Children in Colombia are exposed to a disproportionate amount of television advertisements that market unhealthy foods and beverages, a practice which puts them at greater risk for obesity-related health issues as adults.
Researchers affiliated with the Global Food Research Program at UNC-Chapel Hill published the results of their new study, “Extent and nutritional quality of foods and beverages to which children are exposed in Colombian TV food advertising,” February 23, 2021 in Public Health Nutrition.
UNC authors on the paper are Francesca Dillman Carpentier, PhD, W. Horace Carter Distinguished Professor at the UNC Hussman School of Journalism and Media, and Lindsey Smith Taille, PhD, an assistant professor of nutrition at the UNC Gillings School of Global Public Health. Collaborating with UNC researchers on the paper are authors from University of Kansas, Universidad Nacional de Colombia and Pontificia Universidad Javeriana.
The study looked at food and beverage ads on cable and over-the-air TV in Colombia in 2017 and evaluated the nutritional quality of the goods using the Pan-American Health Organization (PAHO) model for identifying products in excess of free sugars, sodium, or saturated fat or containing non-caloric sweeteners or trans-fat. Television audience ratings data were used to determine the average child audience per ad and the number of times ads were seen by children in a single week based on the type of food and its nutritional quality.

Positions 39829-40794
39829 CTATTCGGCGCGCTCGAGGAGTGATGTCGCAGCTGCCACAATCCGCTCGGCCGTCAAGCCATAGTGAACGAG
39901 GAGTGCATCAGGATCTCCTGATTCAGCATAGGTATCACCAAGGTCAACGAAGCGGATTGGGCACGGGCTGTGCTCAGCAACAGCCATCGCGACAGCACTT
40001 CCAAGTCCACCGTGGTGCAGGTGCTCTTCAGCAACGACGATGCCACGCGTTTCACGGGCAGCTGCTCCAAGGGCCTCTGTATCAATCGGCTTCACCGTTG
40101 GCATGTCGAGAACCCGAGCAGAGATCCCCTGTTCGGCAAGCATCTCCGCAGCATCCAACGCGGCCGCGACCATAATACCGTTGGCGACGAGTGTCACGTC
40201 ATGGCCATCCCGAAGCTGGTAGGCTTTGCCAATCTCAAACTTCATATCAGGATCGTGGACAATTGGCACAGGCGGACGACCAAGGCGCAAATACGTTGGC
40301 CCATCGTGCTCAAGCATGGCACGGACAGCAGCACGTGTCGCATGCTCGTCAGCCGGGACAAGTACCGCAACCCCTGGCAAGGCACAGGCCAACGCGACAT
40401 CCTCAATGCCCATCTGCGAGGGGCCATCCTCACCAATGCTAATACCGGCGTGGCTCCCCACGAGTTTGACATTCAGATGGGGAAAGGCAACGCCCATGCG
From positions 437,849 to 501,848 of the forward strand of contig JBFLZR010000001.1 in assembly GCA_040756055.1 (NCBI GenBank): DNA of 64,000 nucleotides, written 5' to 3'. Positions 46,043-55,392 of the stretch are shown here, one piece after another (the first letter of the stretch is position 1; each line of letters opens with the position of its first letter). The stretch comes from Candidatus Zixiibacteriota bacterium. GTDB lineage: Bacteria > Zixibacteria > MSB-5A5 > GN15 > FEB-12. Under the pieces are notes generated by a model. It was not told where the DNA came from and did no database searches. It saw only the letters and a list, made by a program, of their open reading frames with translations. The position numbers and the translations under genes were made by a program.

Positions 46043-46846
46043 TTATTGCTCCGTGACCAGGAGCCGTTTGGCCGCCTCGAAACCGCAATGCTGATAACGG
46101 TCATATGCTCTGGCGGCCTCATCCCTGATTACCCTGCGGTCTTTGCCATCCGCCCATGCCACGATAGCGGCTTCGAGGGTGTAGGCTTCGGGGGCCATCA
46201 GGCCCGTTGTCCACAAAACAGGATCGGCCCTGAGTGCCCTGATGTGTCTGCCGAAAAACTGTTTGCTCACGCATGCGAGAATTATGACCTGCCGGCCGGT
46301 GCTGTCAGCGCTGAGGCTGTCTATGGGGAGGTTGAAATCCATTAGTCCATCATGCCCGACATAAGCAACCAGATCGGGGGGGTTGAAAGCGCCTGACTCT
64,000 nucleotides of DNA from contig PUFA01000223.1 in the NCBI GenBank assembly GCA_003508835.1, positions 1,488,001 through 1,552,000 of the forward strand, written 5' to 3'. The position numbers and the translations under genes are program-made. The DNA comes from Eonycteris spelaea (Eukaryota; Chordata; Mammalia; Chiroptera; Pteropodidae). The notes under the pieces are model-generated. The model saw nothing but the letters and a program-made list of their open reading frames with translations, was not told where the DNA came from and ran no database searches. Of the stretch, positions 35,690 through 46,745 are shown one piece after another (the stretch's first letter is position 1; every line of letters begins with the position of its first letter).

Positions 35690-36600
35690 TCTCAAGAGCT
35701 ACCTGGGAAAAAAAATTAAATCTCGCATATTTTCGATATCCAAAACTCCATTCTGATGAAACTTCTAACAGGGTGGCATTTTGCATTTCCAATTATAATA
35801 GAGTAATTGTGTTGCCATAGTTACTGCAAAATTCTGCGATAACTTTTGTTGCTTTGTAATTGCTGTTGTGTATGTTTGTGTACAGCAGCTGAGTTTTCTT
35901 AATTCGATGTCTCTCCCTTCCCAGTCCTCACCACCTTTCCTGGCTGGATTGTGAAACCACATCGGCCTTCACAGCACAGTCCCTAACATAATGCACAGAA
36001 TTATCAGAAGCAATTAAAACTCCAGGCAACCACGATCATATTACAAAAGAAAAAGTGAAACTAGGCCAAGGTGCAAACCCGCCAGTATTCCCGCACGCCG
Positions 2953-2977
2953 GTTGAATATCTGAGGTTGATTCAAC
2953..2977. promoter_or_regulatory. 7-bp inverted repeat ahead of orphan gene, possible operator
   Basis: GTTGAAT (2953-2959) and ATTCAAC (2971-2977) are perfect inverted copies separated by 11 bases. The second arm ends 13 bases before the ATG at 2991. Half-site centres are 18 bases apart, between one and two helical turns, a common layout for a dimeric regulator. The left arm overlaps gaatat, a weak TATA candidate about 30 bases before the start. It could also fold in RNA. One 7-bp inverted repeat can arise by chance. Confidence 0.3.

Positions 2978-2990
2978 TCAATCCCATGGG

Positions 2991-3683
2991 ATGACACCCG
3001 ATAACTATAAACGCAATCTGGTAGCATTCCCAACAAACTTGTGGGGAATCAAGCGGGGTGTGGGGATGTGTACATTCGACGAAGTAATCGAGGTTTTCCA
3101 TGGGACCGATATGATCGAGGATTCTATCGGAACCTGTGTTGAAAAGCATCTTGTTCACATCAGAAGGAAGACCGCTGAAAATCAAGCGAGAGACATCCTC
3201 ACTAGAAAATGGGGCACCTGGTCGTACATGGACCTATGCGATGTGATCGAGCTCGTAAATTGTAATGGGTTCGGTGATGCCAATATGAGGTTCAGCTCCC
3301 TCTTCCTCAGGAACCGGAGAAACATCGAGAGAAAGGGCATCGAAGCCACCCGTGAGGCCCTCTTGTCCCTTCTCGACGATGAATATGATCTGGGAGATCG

The researchers found 89.3% of all food and beverage ads promoted unhealthy or ultra-processed products, and children from all socioeconomic groups were all similarly exposed to these ads. Beverage and dairy products were the most advertised product categories to children, and 88% of these beverage and dairy products shown in ads were unhealthy. Most often, products advertised to children were found to be high in sugar, particularly beverage, dairy, bread and bakery products.
Dillman Carpentier says these findings on the prevalence of unhealthy foods and beverages advertised to Colombian children underscore the need for policies to regulate the marketing and advertising of food and beverage products to children.
“This study expands the scope of prior studies that examined food advertising in Latin America and uses the most comprehensive children’s television audience ratings data available,” says Dillman Carpentier. “The findings support prior research showing a higher prevalence of TV ads for unhealthy products in Colombia and are similar to findings in Chile, which showed that children’s exposure to TV ads for unhealthy foods was much greater than their exposure to ads for healthy products before Chile began regulating unhealthy food marketing to children.”
The Global Food Research Program is a project of the Carolina Population Center and collaborates with partners across the globe to carefully evaluate food and nutrition policies and help to develop in-depth, longitudinal research on large-scale obesity prevention efforts.